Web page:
For some people, the gatherings were akin to therapy, or a group session on translating grief into action.
“Sign people up, get people involved,” Rep. Tony Cardenas, D-Calif., exhorted a crowd of 300 crammed into an auditorium at the Cesar E. Chavez Learning Academies in Los Angeles’ heavily Democratic San Fernando Valley.
“Register people to vote, beg other people who are citizens, ‘Please vote,’ ” Cardenas said. “The more people who vote, the better the results are.”
Some specifically credited Trump for their attendance.
Jennifer Bruns, 49, joined her husband and their two teenage sons at Democratic Rep. Brad Schneider’s suburban Chicago town hall, which vastly overflowed the 225-seat Northbrook library. She was apolitical before Nov. 8.
Trump’s election “absolutely lit a fire under my butt, not just to take interest,” Bruns said, “but that I have a responsibility to do whatever I can to make sure our values stay in place.”
In the inevitable way of both politics and physics, the pushback to the president and Republican Congress drew its own pushback.
Trump weighed in on the town hall meetings via Twitter: “The so-called angry crowds in home districts of some Republicans are actually, in numerous cases, planned out by liberal activists. Sad!”
In Mariposa, a small tourist way station on the road to Yosemite, the audience included hundreds who turned out in support of the president and Republican Rep. Tom McClintock, who left his last town hall, this month outside Sacramento, under police escort.
Owen Swart, 58, came wearing a National Rifle Association ball cap and “Infidel” T-shirt declaring his love of both pork and guns. “If that offends you, I’ll help you pack,” his shirt read.
It was important, Swart said, to show that the liberal marchers who flooded the streets after Trump’s inauguration and those questioning the president’s legitimacy — and sanity — don’t speak for him or those he knows.
“We may not make as much noise and have signs,” said Swart, a financial adviser in Modesto, “but we work hard and we vote.”
About 900 people showed up in an auditorium at the Mariposa fairground, more than 10 times the usual attendance for a McClintock town hall and better than a third the local population.
He drew an immediate burst of applause by dispensing with opening remarks. “This evening is yours,” McClintock said, “so have at it.”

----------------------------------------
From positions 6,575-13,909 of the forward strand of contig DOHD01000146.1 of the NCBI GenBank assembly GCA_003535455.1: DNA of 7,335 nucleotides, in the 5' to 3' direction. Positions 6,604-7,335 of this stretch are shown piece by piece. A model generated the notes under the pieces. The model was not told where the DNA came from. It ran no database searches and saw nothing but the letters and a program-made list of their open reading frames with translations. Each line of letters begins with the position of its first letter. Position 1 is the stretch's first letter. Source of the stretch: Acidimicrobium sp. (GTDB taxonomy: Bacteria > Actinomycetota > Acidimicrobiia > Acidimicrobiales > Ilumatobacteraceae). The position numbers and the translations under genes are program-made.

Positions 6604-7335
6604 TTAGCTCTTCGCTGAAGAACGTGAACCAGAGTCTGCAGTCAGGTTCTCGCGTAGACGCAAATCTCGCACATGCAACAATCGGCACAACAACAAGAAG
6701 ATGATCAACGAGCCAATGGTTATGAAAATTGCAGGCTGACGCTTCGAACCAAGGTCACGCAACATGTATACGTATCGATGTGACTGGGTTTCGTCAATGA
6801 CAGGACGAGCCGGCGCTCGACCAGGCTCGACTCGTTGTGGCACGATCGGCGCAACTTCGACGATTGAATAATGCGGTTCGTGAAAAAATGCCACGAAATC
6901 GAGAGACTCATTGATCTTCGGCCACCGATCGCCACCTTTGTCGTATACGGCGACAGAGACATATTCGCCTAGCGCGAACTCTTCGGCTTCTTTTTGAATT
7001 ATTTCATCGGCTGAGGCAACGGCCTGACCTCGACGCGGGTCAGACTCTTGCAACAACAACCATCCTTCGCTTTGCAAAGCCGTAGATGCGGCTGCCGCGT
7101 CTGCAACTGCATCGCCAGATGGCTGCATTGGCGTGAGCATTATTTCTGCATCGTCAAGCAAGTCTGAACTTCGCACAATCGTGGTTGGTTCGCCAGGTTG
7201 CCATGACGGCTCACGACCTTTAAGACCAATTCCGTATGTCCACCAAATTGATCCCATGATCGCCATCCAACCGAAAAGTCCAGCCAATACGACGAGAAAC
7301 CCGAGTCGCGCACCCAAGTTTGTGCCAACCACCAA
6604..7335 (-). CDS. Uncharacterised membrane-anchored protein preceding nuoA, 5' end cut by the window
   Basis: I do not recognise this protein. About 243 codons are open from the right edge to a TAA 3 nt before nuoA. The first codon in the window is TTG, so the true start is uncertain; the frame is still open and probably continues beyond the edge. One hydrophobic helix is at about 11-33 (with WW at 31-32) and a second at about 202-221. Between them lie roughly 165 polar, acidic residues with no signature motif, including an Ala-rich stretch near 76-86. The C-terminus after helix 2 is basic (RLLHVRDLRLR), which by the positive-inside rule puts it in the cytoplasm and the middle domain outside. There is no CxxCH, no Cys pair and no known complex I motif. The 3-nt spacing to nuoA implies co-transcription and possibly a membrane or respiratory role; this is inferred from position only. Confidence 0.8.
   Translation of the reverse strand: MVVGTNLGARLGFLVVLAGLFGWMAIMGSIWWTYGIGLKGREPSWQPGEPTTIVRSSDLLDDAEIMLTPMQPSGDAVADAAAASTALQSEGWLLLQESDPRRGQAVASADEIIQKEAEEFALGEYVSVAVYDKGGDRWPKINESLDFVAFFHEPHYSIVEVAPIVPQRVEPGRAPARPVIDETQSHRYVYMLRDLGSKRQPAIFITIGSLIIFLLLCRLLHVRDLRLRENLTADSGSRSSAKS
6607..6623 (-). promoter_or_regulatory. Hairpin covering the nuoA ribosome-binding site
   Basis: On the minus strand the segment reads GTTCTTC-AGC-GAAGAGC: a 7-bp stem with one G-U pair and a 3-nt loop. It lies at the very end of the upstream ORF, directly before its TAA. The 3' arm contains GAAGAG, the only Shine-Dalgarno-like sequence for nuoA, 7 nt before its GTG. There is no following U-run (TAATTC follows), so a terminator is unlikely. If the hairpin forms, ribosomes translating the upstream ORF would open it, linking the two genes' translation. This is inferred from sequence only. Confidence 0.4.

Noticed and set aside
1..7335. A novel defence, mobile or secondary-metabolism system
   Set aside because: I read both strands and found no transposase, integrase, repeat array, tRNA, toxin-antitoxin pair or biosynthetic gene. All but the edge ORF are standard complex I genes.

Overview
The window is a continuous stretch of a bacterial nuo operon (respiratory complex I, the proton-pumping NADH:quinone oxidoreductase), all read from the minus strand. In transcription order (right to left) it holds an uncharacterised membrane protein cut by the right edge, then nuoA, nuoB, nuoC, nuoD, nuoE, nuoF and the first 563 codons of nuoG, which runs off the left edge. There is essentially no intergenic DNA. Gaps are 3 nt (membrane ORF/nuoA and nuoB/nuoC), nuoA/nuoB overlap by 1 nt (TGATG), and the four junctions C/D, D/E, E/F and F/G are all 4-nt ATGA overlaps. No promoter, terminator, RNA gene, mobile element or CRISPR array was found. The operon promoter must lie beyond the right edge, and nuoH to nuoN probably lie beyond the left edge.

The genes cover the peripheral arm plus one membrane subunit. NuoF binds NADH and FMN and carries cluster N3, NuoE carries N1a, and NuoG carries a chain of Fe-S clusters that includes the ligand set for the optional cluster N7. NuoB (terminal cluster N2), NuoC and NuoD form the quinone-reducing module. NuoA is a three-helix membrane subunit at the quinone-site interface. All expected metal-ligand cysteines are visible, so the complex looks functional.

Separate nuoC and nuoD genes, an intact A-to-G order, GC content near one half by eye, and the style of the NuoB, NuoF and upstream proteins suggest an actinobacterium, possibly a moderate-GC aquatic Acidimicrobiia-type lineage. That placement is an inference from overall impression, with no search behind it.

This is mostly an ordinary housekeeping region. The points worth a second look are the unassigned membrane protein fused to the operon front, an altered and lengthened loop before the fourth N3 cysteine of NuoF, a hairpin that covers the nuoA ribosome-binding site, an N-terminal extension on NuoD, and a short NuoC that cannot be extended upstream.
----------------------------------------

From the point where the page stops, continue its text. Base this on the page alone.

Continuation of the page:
And the audience did, for more than twice the hour he had scheduled.
He was grilled about repealing Obamacare and promising the replacement would be even better. “What’s the plan?” voices cried out. “Show us a bill!”
He was mocked for questioning the science behind global warming. “The planet has been warming on and off since the last ice age,” McClintock said to hoots and laughter.
He was ridiculed for likening Trump to the robust Presidents Andrew Jackson and Theodore Roosevelt, and taunted for minimizing the contacts between Trump allies and the Russian government.
“I think you will find votes I have cast have the support of the vast majority of people in this district,” said McClintock, who was easily reelected in November to a fifth term. “The moment they don’t, there’ll be somebody else standing here.”
“Good idea,” someone shouted.
But even some of the harshest questions were prefaced with thanks for McClintock’s willingness to show up early and stay late.
“God bless all of you for being here,” he said at one point after a woman in the audience said the huge turnout was a show of resistance to Trump. (In fact, about a third or so of the crowd appeared strongly supportive of the president.)
The big question is whether the outpouring at town halls, the circuit-jamming phone calls to Capitol Hill, the email- and letter-writing campaigns are the start of a meaningful political movement or merely an angry spasm. The answer is unknowable until the next nationwide election in November 2018.
McClintock offered this bit of advice on meeting with constituents in the meantime.
“If you’re going to do it,” he said, “get the biggest room you can.”